Latrobe Students Participate in the Young Engineers Program

Karley Owens, Reporter

Greater Latrobe High School in conjunction with Kennametal corporation, has created the thriving Young Engineers program. “Students get the opportunity to see first-hand what an engineer does while also learning various engineering concepts,” said supervisor Mrs. Pompelia. Through attending lectures by Kennametal employees and participating in numerous projects and field trips, students learn how to shine bright in the field of science, math, and technology during a 15-week cycle.
Every Tuesday and Thursday, the Young Engineers go to Kennametal Technology center. At Kennametal, students are given a “ problem” and, in groups, it is their job is to create a product to solve the issue. Junior Brandon McGannon calls it “Concept- to- finished product.” Recently, some of the engineers redesigned standard crutches to make them more user friendly and/or comfortable. Other students designed a pizza cutter that makes pizza easier to cut
After the groups create the product, the students then attend a “gate meeting” where they meet with the employees at Kennametal to critique or discuss the finished product.
When the engineers are not at Kennametal, they attend field trips to nearby factories or plants. Seniors Johnny Graziano, Jess Tatone, and Madysen Stauffer said that a recent trip to a factory in Solon, Ohio was the most beneficial so far.
Graziano enjoyed the trip. He said, “I got a chance to see everything that was talked about in class.” The students got a chance to see CADD and teamwork being applied in the factory setting.
Tatone agreed, “It was beneficial to see how the different parts of engineering create the different field.”
Stauffer said, “It was neat to see electronic manufacturing in the factory because that is what I am interested in.” Visiting factories lets the students see what they have learned being applied in a real-world environment.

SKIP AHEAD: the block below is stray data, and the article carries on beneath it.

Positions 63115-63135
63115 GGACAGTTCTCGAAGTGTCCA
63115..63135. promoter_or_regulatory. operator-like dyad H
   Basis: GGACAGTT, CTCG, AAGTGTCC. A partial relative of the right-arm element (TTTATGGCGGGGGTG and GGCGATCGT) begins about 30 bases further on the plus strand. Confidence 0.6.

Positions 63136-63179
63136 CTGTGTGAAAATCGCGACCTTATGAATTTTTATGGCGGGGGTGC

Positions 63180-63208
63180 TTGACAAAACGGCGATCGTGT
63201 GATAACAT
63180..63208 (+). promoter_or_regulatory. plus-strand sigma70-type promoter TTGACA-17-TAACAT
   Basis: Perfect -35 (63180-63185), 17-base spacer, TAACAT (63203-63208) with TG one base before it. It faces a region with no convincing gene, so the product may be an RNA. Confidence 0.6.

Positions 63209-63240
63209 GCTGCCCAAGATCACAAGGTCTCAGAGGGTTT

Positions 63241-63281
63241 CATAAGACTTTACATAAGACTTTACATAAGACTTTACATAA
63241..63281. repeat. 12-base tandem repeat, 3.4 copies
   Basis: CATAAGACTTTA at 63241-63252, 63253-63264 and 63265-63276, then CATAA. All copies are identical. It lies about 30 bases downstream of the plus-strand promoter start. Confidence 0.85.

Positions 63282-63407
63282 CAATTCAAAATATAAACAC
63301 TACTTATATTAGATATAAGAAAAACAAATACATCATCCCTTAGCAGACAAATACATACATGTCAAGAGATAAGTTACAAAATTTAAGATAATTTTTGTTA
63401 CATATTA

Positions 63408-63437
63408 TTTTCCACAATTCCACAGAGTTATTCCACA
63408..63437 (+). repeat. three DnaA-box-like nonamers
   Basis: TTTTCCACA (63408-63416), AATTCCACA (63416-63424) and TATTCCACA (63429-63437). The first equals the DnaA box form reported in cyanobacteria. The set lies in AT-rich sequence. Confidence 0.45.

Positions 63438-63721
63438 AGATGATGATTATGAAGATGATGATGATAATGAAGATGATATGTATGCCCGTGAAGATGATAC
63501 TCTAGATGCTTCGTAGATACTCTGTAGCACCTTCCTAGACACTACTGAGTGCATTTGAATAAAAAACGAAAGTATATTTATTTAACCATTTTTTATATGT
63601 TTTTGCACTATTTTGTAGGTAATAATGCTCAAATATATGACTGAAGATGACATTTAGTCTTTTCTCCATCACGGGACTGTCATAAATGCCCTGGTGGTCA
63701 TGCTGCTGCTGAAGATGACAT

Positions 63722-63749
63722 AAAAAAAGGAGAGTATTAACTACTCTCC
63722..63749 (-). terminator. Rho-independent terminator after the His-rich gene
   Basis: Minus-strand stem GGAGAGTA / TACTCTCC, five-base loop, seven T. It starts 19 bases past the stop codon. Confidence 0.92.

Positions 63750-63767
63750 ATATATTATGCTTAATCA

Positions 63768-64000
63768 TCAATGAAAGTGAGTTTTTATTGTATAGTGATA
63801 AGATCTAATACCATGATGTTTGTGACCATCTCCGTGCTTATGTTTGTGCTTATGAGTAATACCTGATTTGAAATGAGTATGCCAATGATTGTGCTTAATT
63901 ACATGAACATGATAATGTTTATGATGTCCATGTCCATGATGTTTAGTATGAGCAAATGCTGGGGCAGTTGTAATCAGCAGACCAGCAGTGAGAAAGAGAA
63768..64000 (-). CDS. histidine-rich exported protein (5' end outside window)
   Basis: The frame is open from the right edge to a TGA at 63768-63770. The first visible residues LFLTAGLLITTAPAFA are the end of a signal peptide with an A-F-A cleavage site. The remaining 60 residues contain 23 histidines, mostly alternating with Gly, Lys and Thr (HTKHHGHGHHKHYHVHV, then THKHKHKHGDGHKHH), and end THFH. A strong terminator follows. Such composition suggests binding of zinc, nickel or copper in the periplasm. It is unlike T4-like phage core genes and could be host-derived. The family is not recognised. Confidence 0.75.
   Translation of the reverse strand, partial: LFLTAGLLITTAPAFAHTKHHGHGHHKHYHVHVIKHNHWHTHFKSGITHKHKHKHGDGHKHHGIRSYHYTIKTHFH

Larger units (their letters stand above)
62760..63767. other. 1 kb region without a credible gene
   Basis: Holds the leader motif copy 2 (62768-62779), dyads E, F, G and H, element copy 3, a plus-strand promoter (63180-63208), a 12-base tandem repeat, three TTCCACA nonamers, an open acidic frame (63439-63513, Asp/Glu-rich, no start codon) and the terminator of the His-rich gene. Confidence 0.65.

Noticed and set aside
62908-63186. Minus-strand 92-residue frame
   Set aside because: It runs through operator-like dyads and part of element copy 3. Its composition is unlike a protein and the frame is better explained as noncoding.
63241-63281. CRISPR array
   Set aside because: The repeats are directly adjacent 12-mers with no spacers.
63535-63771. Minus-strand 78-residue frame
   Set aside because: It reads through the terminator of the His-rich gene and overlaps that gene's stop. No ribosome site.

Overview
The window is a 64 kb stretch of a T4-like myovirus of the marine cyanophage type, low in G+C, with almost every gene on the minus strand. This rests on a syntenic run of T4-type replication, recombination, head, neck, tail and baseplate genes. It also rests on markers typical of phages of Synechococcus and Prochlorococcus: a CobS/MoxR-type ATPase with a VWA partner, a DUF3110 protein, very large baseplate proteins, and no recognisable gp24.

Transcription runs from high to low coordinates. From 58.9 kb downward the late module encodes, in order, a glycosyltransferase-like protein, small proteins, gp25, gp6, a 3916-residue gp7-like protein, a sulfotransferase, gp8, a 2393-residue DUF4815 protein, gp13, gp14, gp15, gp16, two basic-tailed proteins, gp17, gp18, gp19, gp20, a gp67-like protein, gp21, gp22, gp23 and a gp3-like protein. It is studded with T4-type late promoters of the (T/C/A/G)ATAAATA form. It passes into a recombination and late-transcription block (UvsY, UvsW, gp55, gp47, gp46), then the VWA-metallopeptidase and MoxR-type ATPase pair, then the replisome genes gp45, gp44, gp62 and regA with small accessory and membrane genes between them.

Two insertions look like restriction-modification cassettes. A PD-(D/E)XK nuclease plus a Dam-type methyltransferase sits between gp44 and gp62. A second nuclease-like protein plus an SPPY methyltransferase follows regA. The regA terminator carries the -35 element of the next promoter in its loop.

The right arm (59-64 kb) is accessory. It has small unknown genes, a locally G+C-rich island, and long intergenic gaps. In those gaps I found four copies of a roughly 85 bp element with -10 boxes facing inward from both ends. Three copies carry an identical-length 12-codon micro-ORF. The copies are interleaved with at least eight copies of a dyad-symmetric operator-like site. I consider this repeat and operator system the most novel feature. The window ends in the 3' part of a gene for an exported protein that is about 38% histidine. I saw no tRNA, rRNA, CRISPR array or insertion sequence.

Students involved in the program also gain experience interviewing. The students get the opportunity to do a “mock” interview with Kennametal employees. The students have to dress in appropriate business attire as they demonstrate their best qualities to these interviewers; much like a real-life situation. In recent years, graduates like Dylan Pal have gained internships because of a prime performance during the interview.
Young engineers isn’t all about building products, teamwork, and experience; it is also about exploration. Some of the students took the class to find out more about engineering so that they could make a decision on whether to pursue a certain field, or engineering in general. Graziano said, “I planned on being an engineer but, I needed to decide what branch.”
Tatone said, “I didn’t know what engineering was, so I took the class to participate and gain a better understanding of it.”
Stauffer said “I wasn’t sure about my major, so I wanted to make sure that [engineering] was what I truly wanted to do.”
Through taking this class, students will gain knowledge and will have a better understanding of the different areas of the field, what engineering is all about, and what it takes to become an engineer.
“Graduates who continue to take engineering courses in college say that the Young Engineers programs mirrors some of their college level work and it gives them an advantage in their classes,” said Pompelia. This allows students to know what to expect in the coming years and it allows them to know for sure if engineering is the right field for them.
According to McGannon, “ [Young engineers] is a real world application that is different than the regular classroom.” These students dress the part and become engineers in training until 3:30 every Tuesday and Thursday. The time and effort put into the program can only benefit their future.